The Big Chill: Cloning the Dead?
Now that scientists have learned to use cloning technology to produce living baby mice from dead frozen mice, could such research be attempted on humans one day? Only half joking, University of Pennsylvania scientist John Gearhart said that it might be possible to bring back Boston Red Sox hitter Ted Williams whose body was frozen after dying in 2002. The mouse study might “now stimulate the small industry of freezing parts of us before we die…,” he added.
The fact is that ever since the successful cloning of a mammal in 1997 (the sheep, Dolly) efforts to apply cloning technologies to humans have been accelerating. In January 2008 science-entrepreneurs in La Jolla, California created five human clonal embryos. In April 2008, chief scientific officer of Advanced Cell Technology, Robert Lanza, explained that, “we have the technology that can actually produce a child.”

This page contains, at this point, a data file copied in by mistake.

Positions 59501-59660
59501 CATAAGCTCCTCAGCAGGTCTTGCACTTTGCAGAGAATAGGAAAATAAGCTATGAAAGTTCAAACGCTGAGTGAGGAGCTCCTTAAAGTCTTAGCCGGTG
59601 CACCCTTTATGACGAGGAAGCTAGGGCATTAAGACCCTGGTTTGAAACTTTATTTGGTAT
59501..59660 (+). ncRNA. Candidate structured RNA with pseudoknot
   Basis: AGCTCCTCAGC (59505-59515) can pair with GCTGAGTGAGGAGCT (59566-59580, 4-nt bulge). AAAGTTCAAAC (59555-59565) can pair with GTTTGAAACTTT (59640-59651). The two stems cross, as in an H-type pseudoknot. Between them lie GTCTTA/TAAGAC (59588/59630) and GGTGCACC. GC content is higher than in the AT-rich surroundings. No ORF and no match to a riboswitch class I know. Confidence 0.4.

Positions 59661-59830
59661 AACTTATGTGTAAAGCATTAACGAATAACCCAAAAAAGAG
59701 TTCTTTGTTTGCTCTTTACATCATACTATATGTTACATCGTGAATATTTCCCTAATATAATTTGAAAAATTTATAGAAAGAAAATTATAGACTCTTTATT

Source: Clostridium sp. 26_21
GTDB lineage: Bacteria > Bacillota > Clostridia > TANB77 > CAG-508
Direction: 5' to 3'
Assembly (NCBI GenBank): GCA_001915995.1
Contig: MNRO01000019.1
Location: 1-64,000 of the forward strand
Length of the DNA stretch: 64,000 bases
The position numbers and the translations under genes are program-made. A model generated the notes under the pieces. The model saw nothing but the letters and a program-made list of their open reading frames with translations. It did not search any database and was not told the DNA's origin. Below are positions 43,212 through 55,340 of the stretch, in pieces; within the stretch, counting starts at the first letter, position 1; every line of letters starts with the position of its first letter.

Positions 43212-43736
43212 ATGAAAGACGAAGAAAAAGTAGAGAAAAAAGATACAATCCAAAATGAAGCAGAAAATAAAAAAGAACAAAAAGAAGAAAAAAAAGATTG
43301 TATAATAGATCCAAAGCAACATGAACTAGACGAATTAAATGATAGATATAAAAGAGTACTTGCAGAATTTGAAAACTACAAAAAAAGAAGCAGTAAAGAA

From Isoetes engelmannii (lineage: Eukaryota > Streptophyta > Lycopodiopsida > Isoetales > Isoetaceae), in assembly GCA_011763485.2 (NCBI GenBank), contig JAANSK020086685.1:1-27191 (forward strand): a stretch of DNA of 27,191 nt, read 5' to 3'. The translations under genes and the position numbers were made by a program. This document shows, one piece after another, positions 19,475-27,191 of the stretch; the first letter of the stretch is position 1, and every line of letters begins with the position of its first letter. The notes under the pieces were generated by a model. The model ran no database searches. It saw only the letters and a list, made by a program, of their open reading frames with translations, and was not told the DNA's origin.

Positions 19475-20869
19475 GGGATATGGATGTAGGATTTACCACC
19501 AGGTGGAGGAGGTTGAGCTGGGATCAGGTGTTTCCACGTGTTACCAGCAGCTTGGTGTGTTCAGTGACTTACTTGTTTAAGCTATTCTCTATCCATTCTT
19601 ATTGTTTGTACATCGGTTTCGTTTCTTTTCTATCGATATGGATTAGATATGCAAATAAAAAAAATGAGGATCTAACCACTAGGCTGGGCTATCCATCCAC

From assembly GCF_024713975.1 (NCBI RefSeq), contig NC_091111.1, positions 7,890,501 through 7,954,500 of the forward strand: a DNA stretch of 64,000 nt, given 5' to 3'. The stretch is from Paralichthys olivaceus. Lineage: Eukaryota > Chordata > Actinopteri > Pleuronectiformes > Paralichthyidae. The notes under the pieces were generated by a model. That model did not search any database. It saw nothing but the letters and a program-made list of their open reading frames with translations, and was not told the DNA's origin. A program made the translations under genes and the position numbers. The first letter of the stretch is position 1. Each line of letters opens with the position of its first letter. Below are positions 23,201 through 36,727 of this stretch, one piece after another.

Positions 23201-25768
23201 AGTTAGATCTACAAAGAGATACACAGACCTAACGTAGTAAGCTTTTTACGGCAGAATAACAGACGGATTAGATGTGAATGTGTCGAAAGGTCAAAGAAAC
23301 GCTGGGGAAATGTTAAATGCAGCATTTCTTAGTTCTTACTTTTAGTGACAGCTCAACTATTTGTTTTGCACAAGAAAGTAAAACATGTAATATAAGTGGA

Science-entrepreneurs in many parts of the world are attempting to produce human clonal embryos. California, in particular, has been lavishly funded to proceed ever since 2004, when the California Stem Cell Research and Cures Initiative passed, granting $3 billion which can be used, in part, to help move cloning technology along.
One thing’s clear, whether or not science-entrepreneurs decide to produce human embryos from dead frozen tissue, they will find no legal barrier from doing so in many states. While state law in California prohibits the implantation of the clonal embryos produced for research, there is no federal law banning it in other states.